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research-article

Design and Development of a Compact High-Torque Robotic Actuator for Space Mechanisms

[+] Author and Article Information
Elias Brassitos

PhD Candidate, Piezoactive Systems Laboratory, Department of Mechanical and Industrial Engineering, Northeastern University, Boston, Massachusetts 02115
elias.brassitos1@gmail.com

Nader Jalili

Professor, Piezoactive Systems Laboratory, Department of Mechanical and Industrial Engineering, Northeastern University, Boston, Massachusetts 02115
n.jalili@northeastern.edu

1Corresponding author.

ASME doi:10.1115/1.4037567 History: Received January 30, 2017; Revised June 22, 2017

Abstract

Space robots require compact Joint Drive Systems (JDS), typically comprising of actuator, transmission, joint elements that can deliver high torques through stiff mechanical ports. Today's conventional space drive systems are made from off-the-shelf actuators and multi-stage transmissions that generally involve 3-6 stages. This current practice lacks a system-level integration that accounts for the actuator structure, size and output force, transmission structure, gear ratio and strength, and often leads to long and bulky assemblies with large number of parts. This paper presents a new robotic hardware that integrates the robot's joint drive system into one compact device that is optimized for its size and maximum torque density. This is done by designing the robotic joint using a special transmission which, when numerically optimized, can produce unlimited gear-ratios using only two stages. The design is computerized to obtain all the solutions that satisfy its kinematic relationships within a given actuator diameter. Compared to existing flight actuators, the proposed design could lead to shorter assemblies with significantly lower number of parts for the same output torque. The theoretical results demonstrates the potential of an example device, for which a proof-of-concept plastic mockup was fabricated, that could deliver more than 200 Nm of torque in a package as small as a human elbow joint. The proposed technology could have strong technological implications in other industries such as powered prosthetic and rehabilitation equipment.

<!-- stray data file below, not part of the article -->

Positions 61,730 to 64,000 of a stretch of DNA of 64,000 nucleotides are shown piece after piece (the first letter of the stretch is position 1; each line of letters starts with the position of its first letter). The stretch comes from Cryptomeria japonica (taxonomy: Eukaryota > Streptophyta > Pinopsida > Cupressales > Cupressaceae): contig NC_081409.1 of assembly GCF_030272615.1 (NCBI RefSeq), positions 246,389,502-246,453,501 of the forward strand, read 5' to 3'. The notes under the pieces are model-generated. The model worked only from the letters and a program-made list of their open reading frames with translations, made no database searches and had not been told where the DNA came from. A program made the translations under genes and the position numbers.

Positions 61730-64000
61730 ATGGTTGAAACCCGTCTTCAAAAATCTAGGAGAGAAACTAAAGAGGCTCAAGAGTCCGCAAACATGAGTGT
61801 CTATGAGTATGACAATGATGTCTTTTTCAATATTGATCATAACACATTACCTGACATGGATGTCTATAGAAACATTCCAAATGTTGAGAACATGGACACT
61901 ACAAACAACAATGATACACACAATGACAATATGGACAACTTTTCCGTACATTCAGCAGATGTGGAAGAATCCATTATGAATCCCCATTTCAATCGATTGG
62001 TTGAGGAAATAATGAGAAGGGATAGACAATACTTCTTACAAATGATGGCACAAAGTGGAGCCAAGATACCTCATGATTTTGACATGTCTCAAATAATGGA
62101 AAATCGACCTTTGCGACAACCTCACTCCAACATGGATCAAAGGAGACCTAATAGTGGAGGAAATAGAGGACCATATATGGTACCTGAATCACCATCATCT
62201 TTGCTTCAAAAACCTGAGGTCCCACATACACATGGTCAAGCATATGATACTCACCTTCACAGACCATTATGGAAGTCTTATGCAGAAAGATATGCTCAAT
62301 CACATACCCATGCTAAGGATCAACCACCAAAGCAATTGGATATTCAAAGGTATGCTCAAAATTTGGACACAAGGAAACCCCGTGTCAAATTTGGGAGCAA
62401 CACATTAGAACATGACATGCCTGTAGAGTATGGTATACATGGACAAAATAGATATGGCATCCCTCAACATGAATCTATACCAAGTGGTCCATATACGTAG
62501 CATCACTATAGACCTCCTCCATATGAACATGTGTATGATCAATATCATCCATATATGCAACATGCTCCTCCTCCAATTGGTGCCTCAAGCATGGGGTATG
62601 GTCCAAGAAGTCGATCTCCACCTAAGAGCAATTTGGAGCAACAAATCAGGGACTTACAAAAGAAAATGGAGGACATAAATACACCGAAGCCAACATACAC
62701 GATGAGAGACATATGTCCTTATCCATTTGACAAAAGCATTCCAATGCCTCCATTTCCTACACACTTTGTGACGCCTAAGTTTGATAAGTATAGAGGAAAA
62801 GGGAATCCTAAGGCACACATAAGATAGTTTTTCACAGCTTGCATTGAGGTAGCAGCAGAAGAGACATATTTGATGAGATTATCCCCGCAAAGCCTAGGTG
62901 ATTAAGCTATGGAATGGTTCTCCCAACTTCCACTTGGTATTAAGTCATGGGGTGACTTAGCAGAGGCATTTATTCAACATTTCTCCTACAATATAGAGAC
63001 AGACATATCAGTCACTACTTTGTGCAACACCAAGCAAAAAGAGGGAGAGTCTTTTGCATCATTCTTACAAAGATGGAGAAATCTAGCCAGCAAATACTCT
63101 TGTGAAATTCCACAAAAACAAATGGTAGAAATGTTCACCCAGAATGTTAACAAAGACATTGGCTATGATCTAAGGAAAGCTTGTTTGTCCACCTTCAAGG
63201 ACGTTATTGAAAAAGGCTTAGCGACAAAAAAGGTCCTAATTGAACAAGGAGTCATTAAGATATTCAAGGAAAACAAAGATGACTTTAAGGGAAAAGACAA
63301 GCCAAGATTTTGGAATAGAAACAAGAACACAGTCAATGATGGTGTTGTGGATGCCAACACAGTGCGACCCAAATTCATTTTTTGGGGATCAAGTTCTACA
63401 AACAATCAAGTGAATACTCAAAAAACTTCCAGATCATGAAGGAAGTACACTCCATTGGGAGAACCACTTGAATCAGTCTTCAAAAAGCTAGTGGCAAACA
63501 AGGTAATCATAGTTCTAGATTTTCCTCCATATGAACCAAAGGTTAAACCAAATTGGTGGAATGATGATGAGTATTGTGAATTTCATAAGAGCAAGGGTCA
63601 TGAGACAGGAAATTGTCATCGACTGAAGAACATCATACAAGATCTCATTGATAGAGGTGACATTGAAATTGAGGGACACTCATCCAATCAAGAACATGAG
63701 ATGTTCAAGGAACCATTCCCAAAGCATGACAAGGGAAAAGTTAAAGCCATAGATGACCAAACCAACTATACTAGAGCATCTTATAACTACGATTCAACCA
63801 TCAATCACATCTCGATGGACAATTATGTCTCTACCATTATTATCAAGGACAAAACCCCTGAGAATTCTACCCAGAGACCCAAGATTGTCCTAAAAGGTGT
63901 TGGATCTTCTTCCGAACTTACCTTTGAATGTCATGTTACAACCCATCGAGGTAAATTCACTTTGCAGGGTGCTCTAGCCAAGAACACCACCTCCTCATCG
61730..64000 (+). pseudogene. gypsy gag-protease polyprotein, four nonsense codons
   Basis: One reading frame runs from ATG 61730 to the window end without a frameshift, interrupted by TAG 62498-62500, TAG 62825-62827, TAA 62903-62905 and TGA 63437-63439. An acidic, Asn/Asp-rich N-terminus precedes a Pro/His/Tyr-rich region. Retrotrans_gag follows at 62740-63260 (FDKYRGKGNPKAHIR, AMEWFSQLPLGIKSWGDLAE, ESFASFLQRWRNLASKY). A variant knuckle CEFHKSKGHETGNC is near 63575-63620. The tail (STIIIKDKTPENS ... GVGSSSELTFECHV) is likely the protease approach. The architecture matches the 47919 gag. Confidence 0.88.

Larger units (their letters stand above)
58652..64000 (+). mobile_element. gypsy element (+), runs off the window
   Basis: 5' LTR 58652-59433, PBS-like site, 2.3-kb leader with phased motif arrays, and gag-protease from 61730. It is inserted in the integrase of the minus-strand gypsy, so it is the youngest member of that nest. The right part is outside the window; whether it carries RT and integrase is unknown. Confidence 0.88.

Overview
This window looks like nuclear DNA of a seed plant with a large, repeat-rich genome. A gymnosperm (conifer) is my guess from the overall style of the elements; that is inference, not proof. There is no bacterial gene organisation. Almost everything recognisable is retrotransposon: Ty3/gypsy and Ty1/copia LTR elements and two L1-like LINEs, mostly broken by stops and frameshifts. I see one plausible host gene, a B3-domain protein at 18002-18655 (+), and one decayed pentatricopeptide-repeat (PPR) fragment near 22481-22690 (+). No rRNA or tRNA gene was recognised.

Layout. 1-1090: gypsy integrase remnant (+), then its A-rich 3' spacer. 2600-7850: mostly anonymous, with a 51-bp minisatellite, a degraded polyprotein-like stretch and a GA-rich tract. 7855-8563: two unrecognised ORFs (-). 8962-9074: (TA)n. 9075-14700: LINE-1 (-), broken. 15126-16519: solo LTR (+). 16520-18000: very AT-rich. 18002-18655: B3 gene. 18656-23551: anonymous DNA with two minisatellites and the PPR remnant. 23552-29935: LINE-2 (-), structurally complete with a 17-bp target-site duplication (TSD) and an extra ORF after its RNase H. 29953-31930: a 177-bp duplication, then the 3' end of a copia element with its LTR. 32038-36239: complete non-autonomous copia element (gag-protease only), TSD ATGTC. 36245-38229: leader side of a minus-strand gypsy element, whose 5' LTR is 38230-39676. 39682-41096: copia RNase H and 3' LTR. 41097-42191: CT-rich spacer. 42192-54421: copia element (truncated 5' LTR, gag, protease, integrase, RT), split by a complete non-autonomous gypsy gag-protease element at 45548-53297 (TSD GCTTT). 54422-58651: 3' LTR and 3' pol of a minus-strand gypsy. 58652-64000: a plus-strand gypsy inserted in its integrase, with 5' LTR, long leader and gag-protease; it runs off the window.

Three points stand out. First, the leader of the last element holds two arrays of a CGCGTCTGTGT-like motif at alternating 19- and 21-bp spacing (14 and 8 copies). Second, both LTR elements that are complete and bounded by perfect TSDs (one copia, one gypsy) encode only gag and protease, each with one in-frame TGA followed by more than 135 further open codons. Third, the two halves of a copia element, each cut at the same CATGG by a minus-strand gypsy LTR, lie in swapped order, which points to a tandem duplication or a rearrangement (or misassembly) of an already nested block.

Copyright (c) 2017 by ASME
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